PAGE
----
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THE WALL STREET JOURNAL: Venezuela Returns Fire Against Exxon

February 9, 2008; Page A3

Venezuela reacted angrily Friday to Exxon Mobil Corp.’s move to freeze $12 billion in overseas assets of Venezuela’s state-run oil titan, Petroleos de Venezuela SA, calling it “legal terrorism.”

Exxon is taking Venezuela to international court over last year’s move by President Hugo Chávez to give the state a majority share in four big oil projects that were being managed by private oil companies. In recent weeks, the Texas-based oil company won court orders in countries including the United Kingdom to freeze assets owned by PdVSA, as the Venezuelan company is called, in order to ensure payment in the event Exxon wins its case.

Venezuela vowed it would prevail in the legal battle, and accused Exxon of trying to destabilize the country.

“[Exxon] aims to subject us to a situation of judicial terrorism, of legal terrorism,” Venezuela Oil Minister Rafael Ramirez told reporters.

Meanwhile, Stockholm-based Nynas — which is jointly owned by PdVSA and Finnish oil company Neste Oil — is also contesting Exxon’s move, which affects four of its refineries in the U.K. and Sweden.

The showdown could influence relations between big oil companies and other oil-rich nations. Higher prices in the past few years have spurred many oil exporters — Venezuela and Russia, to name two — to claim more of the bounty for themselves, sometimes tearing up contracts in the process.

Major oil companies have been divided in their response to Mr. Chávez’s resource nationalism. The fighters, notably Exxon and ConocoPhillips, fear other oil states will follow suit, if they cave in to Mr. Chávez’s demands for more control and profits. The peacemakers, including Royal Dutch Shell PLC and Chevron Corp., figure that in a world of dwindling oil treasures, any access to Venezuela’s bounty is better than none. And good relations with Mr. Chávez could help in the future if Venezuela decides to reopen the country to private investment.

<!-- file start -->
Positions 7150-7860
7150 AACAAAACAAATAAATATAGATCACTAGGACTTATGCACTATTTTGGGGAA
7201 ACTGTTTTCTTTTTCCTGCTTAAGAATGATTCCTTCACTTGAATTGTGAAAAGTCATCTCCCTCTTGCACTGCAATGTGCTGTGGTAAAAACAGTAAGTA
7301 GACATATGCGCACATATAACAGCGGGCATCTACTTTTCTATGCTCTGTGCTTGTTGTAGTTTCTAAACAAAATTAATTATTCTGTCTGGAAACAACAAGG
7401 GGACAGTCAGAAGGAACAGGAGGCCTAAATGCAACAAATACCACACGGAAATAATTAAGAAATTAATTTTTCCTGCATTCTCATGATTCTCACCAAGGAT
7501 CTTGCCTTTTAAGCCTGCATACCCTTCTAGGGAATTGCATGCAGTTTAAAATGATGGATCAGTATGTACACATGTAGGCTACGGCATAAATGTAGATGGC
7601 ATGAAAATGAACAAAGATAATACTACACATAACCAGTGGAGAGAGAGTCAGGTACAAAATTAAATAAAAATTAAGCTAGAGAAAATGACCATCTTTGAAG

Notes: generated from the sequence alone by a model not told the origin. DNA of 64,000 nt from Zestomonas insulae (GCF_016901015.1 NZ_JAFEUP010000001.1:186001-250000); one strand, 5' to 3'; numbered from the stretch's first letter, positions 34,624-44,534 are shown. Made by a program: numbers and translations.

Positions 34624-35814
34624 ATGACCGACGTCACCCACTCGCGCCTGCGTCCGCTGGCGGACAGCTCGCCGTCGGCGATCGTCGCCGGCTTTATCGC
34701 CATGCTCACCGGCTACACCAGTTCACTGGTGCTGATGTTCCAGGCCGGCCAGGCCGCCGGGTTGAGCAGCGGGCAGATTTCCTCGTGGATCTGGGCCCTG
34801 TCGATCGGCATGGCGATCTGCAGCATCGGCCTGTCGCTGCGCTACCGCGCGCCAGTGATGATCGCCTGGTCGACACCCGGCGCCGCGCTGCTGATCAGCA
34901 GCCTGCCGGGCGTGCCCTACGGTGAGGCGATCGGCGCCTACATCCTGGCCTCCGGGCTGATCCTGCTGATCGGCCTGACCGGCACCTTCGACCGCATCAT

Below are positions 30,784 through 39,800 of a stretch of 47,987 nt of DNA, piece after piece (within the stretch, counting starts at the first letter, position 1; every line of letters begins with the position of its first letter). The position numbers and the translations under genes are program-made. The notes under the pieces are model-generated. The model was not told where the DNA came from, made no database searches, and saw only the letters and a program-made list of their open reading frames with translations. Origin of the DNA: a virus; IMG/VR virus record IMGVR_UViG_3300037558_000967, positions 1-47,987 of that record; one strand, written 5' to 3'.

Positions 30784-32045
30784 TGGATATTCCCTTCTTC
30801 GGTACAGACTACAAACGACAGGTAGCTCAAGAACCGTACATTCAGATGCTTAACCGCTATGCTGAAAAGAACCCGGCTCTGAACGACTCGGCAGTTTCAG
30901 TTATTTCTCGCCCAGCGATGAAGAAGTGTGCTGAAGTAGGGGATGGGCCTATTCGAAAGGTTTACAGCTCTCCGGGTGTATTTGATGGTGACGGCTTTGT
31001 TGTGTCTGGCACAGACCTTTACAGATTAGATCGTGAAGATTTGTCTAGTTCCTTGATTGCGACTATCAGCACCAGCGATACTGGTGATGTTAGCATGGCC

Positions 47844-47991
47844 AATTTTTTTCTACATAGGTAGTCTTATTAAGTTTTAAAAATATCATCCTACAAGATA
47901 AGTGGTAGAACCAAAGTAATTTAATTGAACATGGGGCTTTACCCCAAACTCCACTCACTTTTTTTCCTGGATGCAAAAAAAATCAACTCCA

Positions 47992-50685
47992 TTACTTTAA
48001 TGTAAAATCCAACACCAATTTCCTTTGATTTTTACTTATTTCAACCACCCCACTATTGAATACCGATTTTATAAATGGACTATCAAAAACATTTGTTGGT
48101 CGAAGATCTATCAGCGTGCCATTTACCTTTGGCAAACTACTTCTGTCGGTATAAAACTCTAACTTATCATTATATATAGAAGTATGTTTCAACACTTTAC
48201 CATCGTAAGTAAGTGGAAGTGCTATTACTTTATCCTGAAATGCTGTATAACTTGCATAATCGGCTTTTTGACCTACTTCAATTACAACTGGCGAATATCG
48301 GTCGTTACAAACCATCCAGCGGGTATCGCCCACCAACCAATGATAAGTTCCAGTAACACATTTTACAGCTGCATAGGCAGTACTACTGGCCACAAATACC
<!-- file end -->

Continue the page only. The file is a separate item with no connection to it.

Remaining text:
Even as Exxon racks up some legal wins, it could be mired in court for years. The peacemakers, meanwhile, may be getting an early payoff. In the past few months, Venezuela has suddenly started taking a much softer line with private oil companies. The country recently announced its first bidding round for new oil exploration since Mr. Chávez took power in 1999. PdVSA has also signed oil-study deals this year with majors including France’s Total SA.

The shift in Venezuela’s stance has implications for big oil. Exxon could find itself on the outside of any new activity in the oil-rich nation, while others cash in. Total and Shell, which caved in to Mr. Chávez, are sitting down with the Venezuelan state firm to jointly develop new areas of the oil-rich country. Total briefly considered international arbitration in 2006 over a seized oil field, but the French oil company went on to reach a settlement and retain a minority stake in a huge production and upgrading project last year.

Venezuela may be treading more softly because the country is growing alarmed about the rot in its oil industry after years of underinvestment to fund Mr. Chávez’s social programs. PdVSA has been overstretched, its output is falling, and its debt mounting. The value of the country’s oil sector fell 5.3% last year despite record prices, because of weaker production, according to figures from the central bank.

Until now, Mr. Chávez has planned to develop the Orinoco, considered the largest hydrocarbons deposit on the planet, exclusively with state firms from politically sympathetic governments, such as Cuba, Iran and China. PdVSA signed deal after deal with obscure state firms with no experience producing the extra-heavy Orinoco crude. But with domestic production in steep decline, Mr. Chávez is now favoring private technical expertise over political allegiance.

Total is not the only company benefiting from Venezuela’s desire to boost production. Late last month, Shell signed a deal with PdVSA to expand joint operations at the Urdaneta field in the Lake Maracaibo. Shell used to run the show at Urdaneta, but became a minority partner in 2006.

This month, PdVSA announced a bidding round for the Carabobo field in the Orinoco, where PdVSA previously planned to work exclusively with Brazil. The heavy price tag, more than $10 billion, scared off the Brazilians, who are busy drafting plans for their own massive Tupi offshore discovery.

–Raul Gallegos contributed to this article.

Write to David Luhnow at [email protected] and Peter Millard at [email protected] and its sister websites,,,,, and are all owned by John Donovan. There is also a Wikipedia article.

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